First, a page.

Home Camera Articles FOR SALE Orders I Buy / Wants Repairs Books Adapters
Pentax Collecting is just starting to come into its own. Like most collectibles, the earlier the better. In 1957 Asahi introduced their newest SLR, the "Pentax." It was Asahi's first camera with a built in Pentaprism and only the second pentaprism Japanese SLR ever -- after the Miranda Orion. Pentax expert Fred Sherfy estimates in his book "Asahiflex and the Pre-1959 Asahi Pentax Cameras" about 19,600 Pentax Originals were produced -- or a production a few thousand less than the rare and highly sought after Nikon SP.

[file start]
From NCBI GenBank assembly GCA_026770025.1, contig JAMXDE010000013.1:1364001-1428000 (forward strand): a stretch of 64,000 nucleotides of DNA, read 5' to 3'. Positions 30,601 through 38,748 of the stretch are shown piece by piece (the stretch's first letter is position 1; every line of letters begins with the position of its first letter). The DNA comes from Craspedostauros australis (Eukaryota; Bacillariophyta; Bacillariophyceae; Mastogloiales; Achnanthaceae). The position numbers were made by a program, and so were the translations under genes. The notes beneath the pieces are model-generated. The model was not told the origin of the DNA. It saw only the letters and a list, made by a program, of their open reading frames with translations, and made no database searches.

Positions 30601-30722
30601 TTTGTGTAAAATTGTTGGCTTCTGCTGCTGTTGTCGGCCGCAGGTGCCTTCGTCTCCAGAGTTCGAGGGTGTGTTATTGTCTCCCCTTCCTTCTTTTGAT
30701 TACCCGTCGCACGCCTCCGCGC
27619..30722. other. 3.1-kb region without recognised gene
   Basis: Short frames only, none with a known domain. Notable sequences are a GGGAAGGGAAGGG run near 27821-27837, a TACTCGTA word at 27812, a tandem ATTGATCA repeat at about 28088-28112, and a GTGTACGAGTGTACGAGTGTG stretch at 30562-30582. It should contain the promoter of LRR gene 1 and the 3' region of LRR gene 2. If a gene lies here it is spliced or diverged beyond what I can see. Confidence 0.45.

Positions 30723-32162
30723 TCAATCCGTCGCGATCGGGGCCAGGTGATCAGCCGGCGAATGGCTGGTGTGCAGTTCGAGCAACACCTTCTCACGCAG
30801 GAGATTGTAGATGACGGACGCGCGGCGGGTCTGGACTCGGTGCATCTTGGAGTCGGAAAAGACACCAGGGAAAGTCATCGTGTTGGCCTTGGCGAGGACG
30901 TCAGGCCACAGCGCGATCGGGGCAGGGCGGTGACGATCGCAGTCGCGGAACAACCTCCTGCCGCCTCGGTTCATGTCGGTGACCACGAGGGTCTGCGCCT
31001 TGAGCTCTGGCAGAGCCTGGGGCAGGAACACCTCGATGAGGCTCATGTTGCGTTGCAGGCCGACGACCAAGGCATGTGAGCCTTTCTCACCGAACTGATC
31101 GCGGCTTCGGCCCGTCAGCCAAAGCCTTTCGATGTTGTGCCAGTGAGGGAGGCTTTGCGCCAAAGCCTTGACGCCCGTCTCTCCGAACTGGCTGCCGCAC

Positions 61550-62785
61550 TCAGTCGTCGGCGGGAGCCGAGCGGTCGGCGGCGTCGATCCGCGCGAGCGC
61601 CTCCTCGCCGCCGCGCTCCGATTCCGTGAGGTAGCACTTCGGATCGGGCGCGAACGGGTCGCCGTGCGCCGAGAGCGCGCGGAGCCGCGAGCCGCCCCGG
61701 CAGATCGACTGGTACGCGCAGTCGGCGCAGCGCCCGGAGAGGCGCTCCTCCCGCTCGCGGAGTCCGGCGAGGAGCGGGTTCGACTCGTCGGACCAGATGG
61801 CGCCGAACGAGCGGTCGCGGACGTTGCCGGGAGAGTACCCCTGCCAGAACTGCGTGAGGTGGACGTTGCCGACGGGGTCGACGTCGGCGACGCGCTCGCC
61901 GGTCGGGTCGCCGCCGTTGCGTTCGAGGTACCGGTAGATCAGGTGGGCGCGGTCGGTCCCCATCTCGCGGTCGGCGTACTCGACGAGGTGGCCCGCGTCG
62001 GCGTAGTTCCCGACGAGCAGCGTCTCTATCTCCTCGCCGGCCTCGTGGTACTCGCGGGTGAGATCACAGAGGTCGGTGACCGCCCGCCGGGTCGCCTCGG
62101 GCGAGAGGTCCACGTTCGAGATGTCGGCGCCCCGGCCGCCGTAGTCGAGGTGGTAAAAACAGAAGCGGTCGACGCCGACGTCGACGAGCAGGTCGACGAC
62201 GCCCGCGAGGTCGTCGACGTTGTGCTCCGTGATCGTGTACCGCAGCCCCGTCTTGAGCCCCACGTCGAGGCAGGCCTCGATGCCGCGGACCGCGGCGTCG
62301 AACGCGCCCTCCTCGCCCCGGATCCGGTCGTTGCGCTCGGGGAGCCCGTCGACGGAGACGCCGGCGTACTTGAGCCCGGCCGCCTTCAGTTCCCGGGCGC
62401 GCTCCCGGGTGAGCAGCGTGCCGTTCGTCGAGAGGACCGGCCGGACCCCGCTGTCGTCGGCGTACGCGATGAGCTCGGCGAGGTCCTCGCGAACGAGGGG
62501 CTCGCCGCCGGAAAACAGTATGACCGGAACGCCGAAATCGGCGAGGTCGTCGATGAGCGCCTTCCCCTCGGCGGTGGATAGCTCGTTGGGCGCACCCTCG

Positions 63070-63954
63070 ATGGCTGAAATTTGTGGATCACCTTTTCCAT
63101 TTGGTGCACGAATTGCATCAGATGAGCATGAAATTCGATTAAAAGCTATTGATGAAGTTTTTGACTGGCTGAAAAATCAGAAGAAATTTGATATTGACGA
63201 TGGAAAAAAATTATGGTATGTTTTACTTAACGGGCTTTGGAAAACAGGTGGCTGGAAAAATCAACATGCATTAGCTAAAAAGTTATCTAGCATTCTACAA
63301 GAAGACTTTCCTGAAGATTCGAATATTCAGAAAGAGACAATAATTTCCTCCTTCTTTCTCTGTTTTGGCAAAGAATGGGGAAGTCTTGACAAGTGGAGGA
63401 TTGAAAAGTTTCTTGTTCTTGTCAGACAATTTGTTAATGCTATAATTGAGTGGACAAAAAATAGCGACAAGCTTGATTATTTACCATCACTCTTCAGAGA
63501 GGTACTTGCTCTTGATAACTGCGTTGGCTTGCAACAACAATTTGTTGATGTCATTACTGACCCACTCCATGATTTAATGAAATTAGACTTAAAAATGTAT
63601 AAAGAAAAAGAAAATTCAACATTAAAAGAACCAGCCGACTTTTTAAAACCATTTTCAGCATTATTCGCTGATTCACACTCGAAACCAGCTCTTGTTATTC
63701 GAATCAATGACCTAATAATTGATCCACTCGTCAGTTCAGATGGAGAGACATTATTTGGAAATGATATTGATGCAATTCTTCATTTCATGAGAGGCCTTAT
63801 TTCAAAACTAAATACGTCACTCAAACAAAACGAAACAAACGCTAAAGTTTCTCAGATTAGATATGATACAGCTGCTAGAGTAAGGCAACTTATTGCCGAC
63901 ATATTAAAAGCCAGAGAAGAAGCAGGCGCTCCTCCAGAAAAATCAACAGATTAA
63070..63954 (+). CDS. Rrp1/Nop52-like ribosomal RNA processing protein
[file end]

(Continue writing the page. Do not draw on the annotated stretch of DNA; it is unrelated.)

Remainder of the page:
The original Pentax was one of the rare pivotal designs which influenced millions of 35 SLRs. To appreciate the Pentax, you have to look at the Pentax predecessors. Before the Pentax standard 35 SLR practice to have slow working knob winds and knob rewinds, the sole exception being the Exakta with a LEFT hand lever advance. You took the picture and the finder was dark, not brightening up again until you advanced the film which also lowered the mirror once again -- the exception being the Pentax older brother, the Asahiflex. The beauty of the original Pentax design was putting together so many desirable features for the first time, into a small well made SLR. It was a landmark camera that became so successful Asahi changed its name to Pentax! Millions of 35 SLRs would follow the general layout trail-blazed with the original Pentax, also marked by the American department store Sears as the Tower 26. Features included: